Now, a study in The Astrophysical Journal finds that the “10th planet,” discovered last year and named UB313, has a moon, just like Pluto. But that study, led by UB313 discoverer Mike Brown of the California Institute of Technology, also took a look at more moons in the Kuiper Belt. And it suggests that the whoppers of the comet ring formed differently than regular comets.

Blog: 1st personal post in a while

Yeah yeah, no personal rants in a while, ey? Guess I don’t consider my life that interesting. One major thing though, my sister that has been in DCF custody since being disowned by our biological mother will soon be staying with us for good instead of just visiting. Her birthday is next weekend and that’ll be when she gets to stay but it’ll be a surprise. My family and I all got her some gifts, even my girlfriend got her things, how sweet she is. 🙂 Speaking of which I treated my girlfriend to a nice dinner today since we’re not going out on Valentine’s Day. 😉 Also been praticing drums with my bro’s band, I am not a very confident person, but I guess I’ve improved a tad in a short time, but it will take loads of time to get anywhere near good. There’s a snow storm on its way for tonight tomorrow too, 10-15″ so they say… that’s likely going to cause a headache when we usually have practice on Sundays. We’ll see I guess. At this point I don’t much care, wouldn’t mind just staying in bed with my cold that keeps creeping back up on me. 🙁

Could be more detialed, but lazy and tired. Perhaps I’m too private and boring for an in depth personal blog. :p

Tomb found in Egypt’s Valley of Kings

USATODAY.com – Tomb found in Egypt’s Valley of Kings

The first tomb to be discovered in the Valley of the Kings since King Tut’s in 1922 contains five sarcophagi with mummies, breaking the nearly century–long belief that there’s nothing more to find in the valley where some of Egypt’s greatest pharaohs were buried.

Egypt’s antiquities authority has said only that the single-chamber tomb contains five wooden sarcophagi, in human shapes with colored funerary masks, surrounded by 20 jars with their pharaonic seals intact — and that the sarcophagi contain mummies, likely from the 18th Dynasty, some 3,500-3,300 years ago.

U.S. Gov To Spider Internet

Slashdot | U.S. Gov To Spider Internet

“Perhaps as one of the first high profile uses of Alexa’s WebSearch Platform, the U.S. government plans to search, link and reference every news site, blog and email on the Internet, using sophisticated AI codenamed ADVISE to do the correlations. Unlike traditional dataveilance like Echelon, ADVISE aims to find terrorists before they strike and even deduce their motivations in wanting to commit their crimes. Part of the breakthrough is a way for humans to view data as 3D holographic images with tech recently used at the Superbowl.”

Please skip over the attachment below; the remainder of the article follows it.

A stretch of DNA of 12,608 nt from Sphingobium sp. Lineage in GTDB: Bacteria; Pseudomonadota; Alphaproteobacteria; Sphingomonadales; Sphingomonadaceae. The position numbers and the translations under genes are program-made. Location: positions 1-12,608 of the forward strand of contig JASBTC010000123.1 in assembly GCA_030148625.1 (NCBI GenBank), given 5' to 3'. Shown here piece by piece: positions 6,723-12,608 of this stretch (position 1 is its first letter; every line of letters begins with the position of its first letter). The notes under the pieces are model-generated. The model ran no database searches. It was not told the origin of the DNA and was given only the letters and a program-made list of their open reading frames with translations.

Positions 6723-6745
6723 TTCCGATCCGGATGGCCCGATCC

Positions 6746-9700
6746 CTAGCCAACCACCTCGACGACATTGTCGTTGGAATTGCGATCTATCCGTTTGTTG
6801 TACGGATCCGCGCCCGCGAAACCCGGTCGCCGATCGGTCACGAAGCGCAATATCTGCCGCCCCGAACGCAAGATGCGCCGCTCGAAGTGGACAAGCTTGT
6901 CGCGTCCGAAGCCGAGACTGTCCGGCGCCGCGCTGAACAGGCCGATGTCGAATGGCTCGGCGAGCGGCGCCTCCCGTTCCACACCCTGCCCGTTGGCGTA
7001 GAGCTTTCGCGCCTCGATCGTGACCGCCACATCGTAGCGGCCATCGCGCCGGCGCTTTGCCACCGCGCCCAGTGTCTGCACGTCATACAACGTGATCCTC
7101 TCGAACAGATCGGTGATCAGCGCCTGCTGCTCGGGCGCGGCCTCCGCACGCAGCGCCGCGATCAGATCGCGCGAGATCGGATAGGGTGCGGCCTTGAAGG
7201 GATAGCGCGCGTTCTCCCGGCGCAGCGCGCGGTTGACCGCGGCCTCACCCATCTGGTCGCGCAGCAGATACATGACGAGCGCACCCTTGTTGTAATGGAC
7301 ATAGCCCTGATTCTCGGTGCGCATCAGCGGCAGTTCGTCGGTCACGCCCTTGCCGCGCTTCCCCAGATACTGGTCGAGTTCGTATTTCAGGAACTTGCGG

Feds are at it again and again, looking to take away more freedom of speech and personal opinions. It’s getting so that you can hardly express yourself about certain things without being criminally suspect. Plus you just know this ‘AI’ is going to suck, don’t see how they’ll spider absolutely everything, there’s millions of blogs out there alone, new ones popping up all the time. Plus there maybe some unlisted underground sites, along with other modes of communication which I’m sure they’ll overlook completely.

Hypergiant stars might harbor planets

USATODAY.com – ‘Big’ discovery: Hypergiant stars might harbor planets

Planets might exist around a blazing hot star so big its diameter exceeds the orbit of Mars, astronomers said Wednesday.

“These extremely massive stars are tremendously hot and bright and have very strong winds, making the job of building planets difficult,” said study leader Joel Kastner of the Rochester Institute of Technology. “Our data suggest that the planet-forming process may be hardier than previously believed, occurring around even the most massive stars that nature produces.”

Broadening habitable zone: red dwarfs and active moons

USATODAY.com – The growing habitable zone: Locations for life abound

In a galaxy filled with billions of stars, scientists searching for alien life need some way to pick out those which are most likely to harbor habitable planets and moons. For more than 150 years, an important tool in this screening process has been the concept of a “circumstellar habitable zone.”

An interesting article which mentions Extremophiles (organisms that thrive in harsh environments) like ones found here on Earth, could very well exist on some of the active moons in the solar system. The story also asks the question, “are planets orbiting red dwarfs habitable?” This debate started since the recent discovery of a small, rocky world in orbit around a red dwarf 28,000 light-years from us. Since then most scientists largely ignored these types of stars, assuming no life could be found orbiting them.

Hubble Snaps Images of a Pinwheel-Shaped Galaxy

HubbleSite – Hubble Snaps Images of a Pinwheel-Shaped Galaxy – 2/7/2006

This dramatic spiral galaxy is one of the latest viewed by NASA’s Hubble Space Telescope. Stunning details of the face-on spiral galaxy, cataloged as NGC 1309, are captured in this color image. NGC 1309 was home to supernova SN 2002fk, whose light reached Earth in September 2002. NGC 1309 resides 100 million light-years (30 Megaparsecs) from Earth. It is one of about 200 galaxies that make up the Eridanus group of galaxies.

I’m always in awe of the images the Hubble space telescope continues to discover and capture with its keen resolution.

Extended Article in Hubble News Archive